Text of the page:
For the past six years, Sophie Andronas’s routine has included smoking two grams of marijuana a day to alleviate the twitches, spasms and pain associated with multiple sclerosis. And though a permit from Health Canada means she is one of 3,439 Canadians allowed to grow and possess marijuana, Andronas has relied on the Montreal Compassion Centre for both product and plants.
That was until police shut down the centre, along with four other Quebec marijuana dispensaries, in early June: not only had she lost a source of medicine, but she realized that buying from the centre technically meant she could be charged with trafficking or possession. By law, medical marijuana users must procure their weed from Health Canada, and not from the handful of illegal compassion clubs across the country.
In recent months, police shut down Toronto’s CALM and the Medical Cannabis Club of Guelph, Ont., charging the operators with trafficking, while the coordinated Quebec sweep netted three established clubs and two upstart franchises where operators were giving away free marijuana with new memberships. (Police and club operators in Ontario say there was no link between the Toronto and Guelph raids.)
While the closures have wreaked havoc on those who use their services, some in the community see a silver lining: a chance to take on Health Canada’s medical marijuana regulations in court. “I haven’t exactly been waiting for the day, but I’ve been preparing for it,” says Marc-Boris St-Maurice, one of 35 arrested in the Quebec raids. A marijuana activist, occasional politician and owner of the Montreal Compassion Club, St-Maurice was charged with trafficking and has six lawyers on the case, which he says will focus on the problems of accessibility. (His first court appearance was scheduled for June 23.)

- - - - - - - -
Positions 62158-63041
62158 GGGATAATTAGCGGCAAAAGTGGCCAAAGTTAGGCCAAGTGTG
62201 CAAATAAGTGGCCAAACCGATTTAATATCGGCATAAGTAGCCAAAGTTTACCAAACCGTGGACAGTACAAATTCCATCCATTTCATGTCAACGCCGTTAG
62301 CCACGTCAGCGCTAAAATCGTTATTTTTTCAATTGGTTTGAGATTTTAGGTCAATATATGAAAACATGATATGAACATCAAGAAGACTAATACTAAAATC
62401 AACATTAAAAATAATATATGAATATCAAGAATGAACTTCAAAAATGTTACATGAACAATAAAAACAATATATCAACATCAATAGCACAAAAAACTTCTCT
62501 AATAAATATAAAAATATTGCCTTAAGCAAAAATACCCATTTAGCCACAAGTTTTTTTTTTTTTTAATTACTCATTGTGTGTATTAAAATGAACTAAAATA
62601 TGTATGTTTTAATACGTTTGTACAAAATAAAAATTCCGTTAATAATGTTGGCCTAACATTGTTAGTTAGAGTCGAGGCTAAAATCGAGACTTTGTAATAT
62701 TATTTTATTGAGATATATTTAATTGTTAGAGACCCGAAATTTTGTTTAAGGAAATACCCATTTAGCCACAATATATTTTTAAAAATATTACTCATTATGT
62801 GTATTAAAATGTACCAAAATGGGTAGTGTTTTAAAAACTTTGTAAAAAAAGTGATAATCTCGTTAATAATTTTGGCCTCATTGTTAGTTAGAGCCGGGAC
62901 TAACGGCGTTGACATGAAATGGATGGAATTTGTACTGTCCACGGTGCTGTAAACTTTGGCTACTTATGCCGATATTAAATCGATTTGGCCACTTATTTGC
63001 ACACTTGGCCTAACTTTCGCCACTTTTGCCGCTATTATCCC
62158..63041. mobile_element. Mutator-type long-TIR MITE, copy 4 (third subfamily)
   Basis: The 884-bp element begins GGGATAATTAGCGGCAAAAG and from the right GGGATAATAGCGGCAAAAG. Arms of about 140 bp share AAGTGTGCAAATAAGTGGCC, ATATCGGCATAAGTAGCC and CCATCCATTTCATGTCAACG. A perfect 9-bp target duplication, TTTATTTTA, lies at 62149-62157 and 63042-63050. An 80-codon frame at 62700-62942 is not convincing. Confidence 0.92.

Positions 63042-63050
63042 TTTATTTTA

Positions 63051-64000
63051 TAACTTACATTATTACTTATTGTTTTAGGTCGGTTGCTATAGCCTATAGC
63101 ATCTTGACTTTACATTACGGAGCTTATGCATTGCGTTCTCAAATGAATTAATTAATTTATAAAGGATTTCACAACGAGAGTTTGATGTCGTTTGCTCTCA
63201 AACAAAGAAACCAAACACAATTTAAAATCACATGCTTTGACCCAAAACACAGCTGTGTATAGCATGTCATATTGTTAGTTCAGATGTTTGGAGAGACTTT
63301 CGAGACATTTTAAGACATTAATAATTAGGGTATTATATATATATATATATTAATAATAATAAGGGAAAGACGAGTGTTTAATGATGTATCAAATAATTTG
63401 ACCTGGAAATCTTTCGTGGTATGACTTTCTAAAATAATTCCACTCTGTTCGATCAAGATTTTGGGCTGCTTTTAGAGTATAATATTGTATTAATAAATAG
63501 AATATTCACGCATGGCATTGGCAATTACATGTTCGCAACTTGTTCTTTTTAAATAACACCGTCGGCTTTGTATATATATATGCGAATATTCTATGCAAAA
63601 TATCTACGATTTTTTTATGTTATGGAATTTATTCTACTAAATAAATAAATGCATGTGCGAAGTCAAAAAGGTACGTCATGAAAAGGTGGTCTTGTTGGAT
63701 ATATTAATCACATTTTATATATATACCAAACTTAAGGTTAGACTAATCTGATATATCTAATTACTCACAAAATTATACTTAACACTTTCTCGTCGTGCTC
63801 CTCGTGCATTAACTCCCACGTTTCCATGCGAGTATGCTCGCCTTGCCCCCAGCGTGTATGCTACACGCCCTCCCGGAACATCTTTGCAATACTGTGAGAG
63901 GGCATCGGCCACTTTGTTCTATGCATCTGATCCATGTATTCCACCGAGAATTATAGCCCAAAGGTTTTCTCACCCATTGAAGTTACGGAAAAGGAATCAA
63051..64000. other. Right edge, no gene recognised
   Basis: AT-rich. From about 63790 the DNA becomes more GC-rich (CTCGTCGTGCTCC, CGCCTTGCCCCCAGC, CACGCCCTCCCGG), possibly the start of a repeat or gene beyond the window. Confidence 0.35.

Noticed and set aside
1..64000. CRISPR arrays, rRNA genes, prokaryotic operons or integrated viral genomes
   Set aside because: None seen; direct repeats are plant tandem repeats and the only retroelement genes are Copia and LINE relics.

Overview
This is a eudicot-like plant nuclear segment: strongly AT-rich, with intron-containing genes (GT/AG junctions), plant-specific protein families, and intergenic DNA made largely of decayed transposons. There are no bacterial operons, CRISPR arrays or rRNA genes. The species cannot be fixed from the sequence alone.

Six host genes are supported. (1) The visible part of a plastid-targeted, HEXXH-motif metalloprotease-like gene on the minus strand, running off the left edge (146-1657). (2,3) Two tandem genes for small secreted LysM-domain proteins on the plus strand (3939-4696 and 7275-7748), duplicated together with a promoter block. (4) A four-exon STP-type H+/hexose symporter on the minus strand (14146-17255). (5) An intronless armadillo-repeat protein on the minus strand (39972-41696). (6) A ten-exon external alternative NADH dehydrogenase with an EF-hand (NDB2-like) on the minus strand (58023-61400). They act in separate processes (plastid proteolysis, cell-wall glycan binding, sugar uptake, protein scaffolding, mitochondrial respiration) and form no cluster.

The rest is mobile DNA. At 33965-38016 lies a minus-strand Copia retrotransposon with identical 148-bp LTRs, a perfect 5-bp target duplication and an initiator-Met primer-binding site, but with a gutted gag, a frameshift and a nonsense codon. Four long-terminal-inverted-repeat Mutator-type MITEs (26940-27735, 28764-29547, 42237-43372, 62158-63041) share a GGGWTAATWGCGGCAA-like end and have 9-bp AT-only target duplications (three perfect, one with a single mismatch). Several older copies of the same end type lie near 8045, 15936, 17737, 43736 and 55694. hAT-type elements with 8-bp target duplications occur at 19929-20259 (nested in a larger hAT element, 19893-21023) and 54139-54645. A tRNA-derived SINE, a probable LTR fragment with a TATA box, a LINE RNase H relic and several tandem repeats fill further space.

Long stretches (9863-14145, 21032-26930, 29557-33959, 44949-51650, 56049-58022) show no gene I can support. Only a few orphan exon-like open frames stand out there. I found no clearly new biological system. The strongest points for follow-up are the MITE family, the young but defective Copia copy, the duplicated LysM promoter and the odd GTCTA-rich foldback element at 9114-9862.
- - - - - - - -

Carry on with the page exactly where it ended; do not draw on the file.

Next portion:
Medical marijuana has been legal in Canada since 1999. For the last 11 years, the federal government has been responsible for screening applicants, as well as growing, packaging and selling marijuana and marijuana seeds. But as a general rule, the medical marijuana community gives the government a thumbs down. Though Health Canada spokesperson Christelle Legault said the federal government “strives to provide a high-quality source of dried marijuana to authorized persons at a reasonable cost,” several users contacted by Maclean’s spoke of backlogs of up to six months in the licensing process and subpar marijuana. Even police agree the system is dysfunctional. “There is a step missing in Health Canada’s regulation” that makes it hard for users to get marijuana, says Antonio Iannantuoni, commander of the Montreal morality squad that oversaw the Montreal busts. (Iannantuoni says only the compassion club operators, not clients, were targeted.)
Compassion clubs have filled that void—and though they are illegal, at least some of them have become local institutions. The Montreal Compassion Centre and CALM and have been around for eight and 13 years respectively; Guelph’s club even had its buildings and marijuana crops insured, and claimed to be the first Canadian compassion club to accept Visa and MasterCard. All three required proof of chronic ailment or pain.
And yet, people like Andronas break the law when they use the services. “I’m suffering because of the stigma,” says the 42-year-old mother of two. “I feel like I’ve been deemed a drug user because of the medicine I choose to take.”